On November 9, 1989 the Berlin wall came down – figuratively. Officials opened it and allowed citizens to travel from East Berlin to West Berlin.
It wasn’t until a day later when citizens rushed to the wall and started breaking it down and chipping off pieces for souvenirs. In the weeks that followed — though the walls were still guarded in many places — it finally toppled.
During its existence, officials did permit some travel from East to West — with the necessary permits — and usually to anyone but those trapped behind the wall. Some families were cut off from contact for decades. East Germans who worked in West Germany immediately lost the jobs they could no longer travel to. The erected wall cut railway stations in half, closing stations and orphaning lines. Economic outcome grew dim.
Here’s Your Prompt
- Imagine your local government erects a wall in the middle of your home town, separating you from friends, family and employment. What happens? Write a journal entry, poem or essay about the event.
- As above, only interview friends and family for their reaction. Write a fictitious news story detailing the event.
- The same scenario as the first item, only the event happens to a character in one of your short stories or novels. Write the scene for your main character when all these liberties have been taken away. Or, write the scene for the villain who made the decision to build the wall.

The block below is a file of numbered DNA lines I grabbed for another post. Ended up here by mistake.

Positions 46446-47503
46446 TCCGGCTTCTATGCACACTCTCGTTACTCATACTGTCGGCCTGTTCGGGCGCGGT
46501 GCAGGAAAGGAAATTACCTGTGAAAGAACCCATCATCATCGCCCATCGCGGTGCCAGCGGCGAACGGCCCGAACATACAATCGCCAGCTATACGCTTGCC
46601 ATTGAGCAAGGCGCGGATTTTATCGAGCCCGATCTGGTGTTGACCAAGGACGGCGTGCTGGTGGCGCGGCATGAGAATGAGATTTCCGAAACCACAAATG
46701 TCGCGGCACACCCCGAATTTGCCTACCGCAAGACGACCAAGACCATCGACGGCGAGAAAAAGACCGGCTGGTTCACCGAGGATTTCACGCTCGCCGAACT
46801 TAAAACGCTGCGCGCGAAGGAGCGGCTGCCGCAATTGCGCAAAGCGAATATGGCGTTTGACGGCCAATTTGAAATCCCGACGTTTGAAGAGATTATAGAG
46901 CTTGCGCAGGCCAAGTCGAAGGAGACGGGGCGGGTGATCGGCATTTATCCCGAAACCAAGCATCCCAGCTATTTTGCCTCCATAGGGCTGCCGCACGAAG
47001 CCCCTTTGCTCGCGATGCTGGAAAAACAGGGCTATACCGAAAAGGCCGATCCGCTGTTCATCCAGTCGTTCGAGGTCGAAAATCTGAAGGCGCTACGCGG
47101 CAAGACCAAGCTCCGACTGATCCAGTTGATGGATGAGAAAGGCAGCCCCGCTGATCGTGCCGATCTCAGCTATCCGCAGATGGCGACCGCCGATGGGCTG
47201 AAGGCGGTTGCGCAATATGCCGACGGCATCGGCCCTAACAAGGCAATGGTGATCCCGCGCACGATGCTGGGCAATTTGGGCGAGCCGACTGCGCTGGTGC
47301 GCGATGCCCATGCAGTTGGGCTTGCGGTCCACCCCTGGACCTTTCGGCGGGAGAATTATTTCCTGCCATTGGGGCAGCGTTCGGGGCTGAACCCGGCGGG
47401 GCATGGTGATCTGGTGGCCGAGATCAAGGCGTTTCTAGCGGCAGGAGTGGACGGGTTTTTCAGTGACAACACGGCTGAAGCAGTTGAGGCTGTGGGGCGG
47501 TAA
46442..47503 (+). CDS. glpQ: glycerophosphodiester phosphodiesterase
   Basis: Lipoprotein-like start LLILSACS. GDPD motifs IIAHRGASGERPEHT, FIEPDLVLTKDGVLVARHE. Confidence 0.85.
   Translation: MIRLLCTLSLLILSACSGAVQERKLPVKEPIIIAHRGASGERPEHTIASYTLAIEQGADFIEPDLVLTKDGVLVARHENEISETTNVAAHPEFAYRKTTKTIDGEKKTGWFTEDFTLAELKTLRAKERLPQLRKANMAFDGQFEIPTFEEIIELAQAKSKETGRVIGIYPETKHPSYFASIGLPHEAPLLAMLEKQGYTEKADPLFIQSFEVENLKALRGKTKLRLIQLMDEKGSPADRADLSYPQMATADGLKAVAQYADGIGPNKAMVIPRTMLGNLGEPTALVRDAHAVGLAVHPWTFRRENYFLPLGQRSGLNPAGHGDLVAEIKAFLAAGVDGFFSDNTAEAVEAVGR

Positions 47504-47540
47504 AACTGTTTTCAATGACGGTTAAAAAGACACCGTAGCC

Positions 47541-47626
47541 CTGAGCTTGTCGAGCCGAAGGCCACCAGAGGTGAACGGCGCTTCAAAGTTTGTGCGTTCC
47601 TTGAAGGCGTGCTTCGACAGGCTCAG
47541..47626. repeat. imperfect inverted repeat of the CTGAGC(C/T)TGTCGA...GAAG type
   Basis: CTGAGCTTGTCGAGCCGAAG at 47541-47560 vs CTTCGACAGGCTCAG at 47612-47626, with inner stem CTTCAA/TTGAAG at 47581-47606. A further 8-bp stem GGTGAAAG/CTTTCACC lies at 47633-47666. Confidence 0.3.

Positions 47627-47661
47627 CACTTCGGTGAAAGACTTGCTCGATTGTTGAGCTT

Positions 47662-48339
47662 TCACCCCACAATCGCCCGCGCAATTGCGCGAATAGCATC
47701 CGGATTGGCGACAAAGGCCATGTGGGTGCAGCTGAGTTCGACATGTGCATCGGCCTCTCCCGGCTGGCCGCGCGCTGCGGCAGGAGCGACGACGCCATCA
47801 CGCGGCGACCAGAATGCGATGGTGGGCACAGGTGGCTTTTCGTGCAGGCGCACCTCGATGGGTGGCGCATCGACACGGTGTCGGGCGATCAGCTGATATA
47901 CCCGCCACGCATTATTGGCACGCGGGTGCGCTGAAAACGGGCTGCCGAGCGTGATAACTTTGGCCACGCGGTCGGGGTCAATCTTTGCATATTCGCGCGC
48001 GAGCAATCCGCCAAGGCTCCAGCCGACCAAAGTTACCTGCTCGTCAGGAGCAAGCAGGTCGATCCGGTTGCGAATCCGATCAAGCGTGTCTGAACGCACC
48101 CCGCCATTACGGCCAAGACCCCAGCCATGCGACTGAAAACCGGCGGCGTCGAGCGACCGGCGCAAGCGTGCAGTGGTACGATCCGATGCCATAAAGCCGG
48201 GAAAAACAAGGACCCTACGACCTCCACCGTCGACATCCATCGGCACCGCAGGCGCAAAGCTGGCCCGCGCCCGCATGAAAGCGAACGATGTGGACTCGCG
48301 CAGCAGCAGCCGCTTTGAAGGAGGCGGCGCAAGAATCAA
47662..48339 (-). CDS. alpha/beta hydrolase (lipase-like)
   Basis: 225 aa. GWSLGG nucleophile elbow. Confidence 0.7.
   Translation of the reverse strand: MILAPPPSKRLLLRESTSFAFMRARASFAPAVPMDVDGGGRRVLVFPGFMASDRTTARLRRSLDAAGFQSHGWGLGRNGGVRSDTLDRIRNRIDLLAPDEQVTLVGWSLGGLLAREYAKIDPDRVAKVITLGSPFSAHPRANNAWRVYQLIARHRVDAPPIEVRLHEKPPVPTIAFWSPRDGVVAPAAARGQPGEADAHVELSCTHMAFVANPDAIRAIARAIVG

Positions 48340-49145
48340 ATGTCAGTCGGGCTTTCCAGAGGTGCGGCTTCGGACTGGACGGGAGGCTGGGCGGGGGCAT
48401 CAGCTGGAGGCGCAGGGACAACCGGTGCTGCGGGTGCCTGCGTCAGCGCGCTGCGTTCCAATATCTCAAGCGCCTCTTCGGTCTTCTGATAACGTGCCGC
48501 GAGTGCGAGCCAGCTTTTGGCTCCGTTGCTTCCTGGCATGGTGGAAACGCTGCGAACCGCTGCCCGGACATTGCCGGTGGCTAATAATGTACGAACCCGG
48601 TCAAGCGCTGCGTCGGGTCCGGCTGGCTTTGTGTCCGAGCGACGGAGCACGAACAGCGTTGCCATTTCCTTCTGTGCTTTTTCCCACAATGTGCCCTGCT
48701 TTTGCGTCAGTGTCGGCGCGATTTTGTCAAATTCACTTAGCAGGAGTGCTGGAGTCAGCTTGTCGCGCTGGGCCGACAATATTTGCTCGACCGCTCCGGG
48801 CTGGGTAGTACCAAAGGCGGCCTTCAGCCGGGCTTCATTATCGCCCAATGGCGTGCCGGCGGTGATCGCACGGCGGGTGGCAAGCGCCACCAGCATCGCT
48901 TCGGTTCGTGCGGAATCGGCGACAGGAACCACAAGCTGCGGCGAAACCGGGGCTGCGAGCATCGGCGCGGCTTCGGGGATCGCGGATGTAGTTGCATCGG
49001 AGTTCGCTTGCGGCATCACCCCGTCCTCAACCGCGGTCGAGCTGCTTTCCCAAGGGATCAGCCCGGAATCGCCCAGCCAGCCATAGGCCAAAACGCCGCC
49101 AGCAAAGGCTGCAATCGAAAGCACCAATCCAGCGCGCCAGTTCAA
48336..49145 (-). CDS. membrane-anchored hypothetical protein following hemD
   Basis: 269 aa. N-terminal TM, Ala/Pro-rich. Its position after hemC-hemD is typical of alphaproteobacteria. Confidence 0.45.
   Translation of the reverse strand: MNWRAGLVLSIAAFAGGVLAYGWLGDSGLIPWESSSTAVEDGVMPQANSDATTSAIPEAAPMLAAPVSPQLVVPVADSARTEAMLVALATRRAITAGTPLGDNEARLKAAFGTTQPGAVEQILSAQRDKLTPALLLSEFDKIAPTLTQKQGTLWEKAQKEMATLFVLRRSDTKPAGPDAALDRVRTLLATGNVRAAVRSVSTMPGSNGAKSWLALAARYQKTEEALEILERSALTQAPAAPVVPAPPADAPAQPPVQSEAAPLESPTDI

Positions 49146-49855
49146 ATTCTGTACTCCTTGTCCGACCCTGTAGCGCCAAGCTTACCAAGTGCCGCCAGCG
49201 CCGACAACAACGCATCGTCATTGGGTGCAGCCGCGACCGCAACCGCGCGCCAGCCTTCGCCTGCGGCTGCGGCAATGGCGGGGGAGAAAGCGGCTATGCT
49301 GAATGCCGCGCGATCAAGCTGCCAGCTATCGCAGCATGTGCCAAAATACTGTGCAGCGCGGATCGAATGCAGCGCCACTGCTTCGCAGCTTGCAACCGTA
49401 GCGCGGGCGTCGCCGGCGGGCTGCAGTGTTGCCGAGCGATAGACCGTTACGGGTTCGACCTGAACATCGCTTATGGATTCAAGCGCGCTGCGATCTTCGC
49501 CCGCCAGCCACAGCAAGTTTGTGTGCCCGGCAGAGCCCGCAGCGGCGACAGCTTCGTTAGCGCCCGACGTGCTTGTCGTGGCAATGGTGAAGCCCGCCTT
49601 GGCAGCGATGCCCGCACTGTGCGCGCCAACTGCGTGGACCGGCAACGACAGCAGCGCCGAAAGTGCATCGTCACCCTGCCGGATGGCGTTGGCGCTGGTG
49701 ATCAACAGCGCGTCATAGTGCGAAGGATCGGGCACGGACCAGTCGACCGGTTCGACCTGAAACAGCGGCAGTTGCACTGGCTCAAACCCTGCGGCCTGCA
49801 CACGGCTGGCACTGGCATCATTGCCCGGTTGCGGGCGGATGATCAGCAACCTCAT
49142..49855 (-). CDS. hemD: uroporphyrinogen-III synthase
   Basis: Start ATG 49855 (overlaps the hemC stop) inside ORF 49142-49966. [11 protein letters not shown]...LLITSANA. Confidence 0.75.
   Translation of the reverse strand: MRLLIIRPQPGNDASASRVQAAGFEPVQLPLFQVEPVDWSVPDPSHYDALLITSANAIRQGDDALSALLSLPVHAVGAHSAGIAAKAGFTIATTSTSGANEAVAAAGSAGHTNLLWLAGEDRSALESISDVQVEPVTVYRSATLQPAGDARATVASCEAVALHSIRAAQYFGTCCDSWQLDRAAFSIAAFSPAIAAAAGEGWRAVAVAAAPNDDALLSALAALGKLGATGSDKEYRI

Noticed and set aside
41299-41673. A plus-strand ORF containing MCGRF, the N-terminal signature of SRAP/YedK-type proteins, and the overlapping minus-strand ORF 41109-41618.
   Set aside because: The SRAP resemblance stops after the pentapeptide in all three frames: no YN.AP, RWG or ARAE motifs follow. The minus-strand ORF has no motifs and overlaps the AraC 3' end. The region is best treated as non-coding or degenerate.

- Walls are often used as metaphors for something else. What walls are you surrounded by? What wall is your character surrounded by? Write about these walls.
- Along the same line, why do people build walls around themselves? What can this lead to? Imagine how a the main character in your book has built a wall around himself. How can this back story cause conflict in the story you’re writing? Write a scene where the character acknowledges those walls. Does she tear them down, or keep them up? How does this move your story? Write it.
- Write a poem about a metaphoric wall.
Photo Credit: The National Archives